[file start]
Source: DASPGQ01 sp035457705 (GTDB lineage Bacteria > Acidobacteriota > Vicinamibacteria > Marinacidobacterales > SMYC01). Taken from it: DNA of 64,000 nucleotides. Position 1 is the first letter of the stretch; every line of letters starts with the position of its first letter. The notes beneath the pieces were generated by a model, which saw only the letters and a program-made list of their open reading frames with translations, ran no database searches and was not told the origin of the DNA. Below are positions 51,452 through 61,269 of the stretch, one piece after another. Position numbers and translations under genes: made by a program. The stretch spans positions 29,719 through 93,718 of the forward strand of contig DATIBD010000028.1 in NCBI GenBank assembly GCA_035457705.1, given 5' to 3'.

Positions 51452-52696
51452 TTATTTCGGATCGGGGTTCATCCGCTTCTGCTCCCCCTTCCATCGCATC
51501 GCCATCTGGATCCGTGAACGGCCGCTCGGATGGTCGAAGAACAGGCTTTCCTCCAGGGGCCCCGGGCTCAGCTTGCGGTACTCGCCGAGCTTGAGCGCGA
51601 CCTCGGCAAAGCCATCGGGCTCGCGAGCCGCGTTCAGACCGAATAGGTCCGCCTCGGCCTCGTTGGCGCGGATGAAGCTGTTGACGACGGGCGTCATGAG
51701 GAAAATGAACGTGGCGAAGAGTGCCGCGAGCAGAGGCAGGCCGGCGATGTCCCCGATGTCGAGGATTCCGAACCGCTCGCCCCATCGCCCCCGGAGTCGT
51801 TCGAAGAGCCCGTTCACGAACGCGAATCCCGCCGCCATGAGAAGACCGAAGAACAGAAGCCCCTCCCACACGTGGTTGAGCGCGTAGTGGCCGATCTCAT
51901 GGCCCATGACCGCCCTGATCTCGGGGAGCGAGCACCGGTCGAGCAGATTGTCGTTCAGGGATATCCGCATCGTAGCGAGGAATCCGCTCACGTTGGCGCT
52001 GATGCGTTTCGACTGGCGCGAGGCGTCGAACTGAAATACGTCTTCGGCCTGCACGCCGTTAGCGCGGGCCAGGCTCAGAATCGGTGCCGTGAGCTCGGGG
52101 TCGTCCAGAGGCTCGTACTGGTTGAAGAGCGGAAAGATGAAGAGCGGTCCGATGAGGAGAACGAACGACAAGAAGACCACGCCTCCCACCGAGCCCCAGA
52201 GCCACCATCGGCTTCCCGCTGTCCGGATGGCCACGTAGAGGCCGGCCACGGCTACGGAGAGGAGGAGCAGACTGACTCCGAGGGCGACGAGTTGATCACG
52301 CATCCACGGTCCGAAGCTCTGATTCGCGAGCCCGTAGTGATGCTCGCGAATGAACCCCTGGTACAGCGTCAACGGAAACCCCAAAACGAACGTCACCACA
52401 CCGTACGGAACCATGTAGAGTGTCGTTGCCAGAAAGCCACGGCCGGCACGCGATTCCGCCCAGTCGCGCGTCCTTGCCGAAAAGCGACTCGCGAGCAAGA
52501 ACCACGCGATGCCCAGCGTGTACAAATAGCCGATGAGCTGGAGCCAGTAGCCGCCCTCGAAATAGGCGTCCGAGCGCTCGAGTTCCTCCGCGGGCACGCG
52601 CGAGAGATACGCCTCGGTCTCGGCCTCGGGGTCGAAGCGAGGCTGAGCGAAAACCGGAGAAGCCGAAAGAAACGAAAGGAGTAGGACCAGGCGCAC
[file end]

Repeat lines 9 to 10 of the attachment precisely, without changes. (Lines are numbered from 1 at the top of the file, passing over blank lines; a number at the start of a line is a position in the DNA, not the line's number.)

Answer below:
52001 GATGCGTTTCGACTGGCGCGAGGCGTCGAACTGAAATACGTCTTCGGCCTGCACGCCGTTAGCGCGGGCCAGGCTCAGAATCGGTGCCGTGAGCTCGGGG
52101 TCGTCCAGAGGCTCGTACTGGTTGAAGAGCGGAAAGATGAAGAGCGGTCCGATGAGGAGAACGAACGACAAGAAGACCACGCCTCCCACCGAGCCCCAGA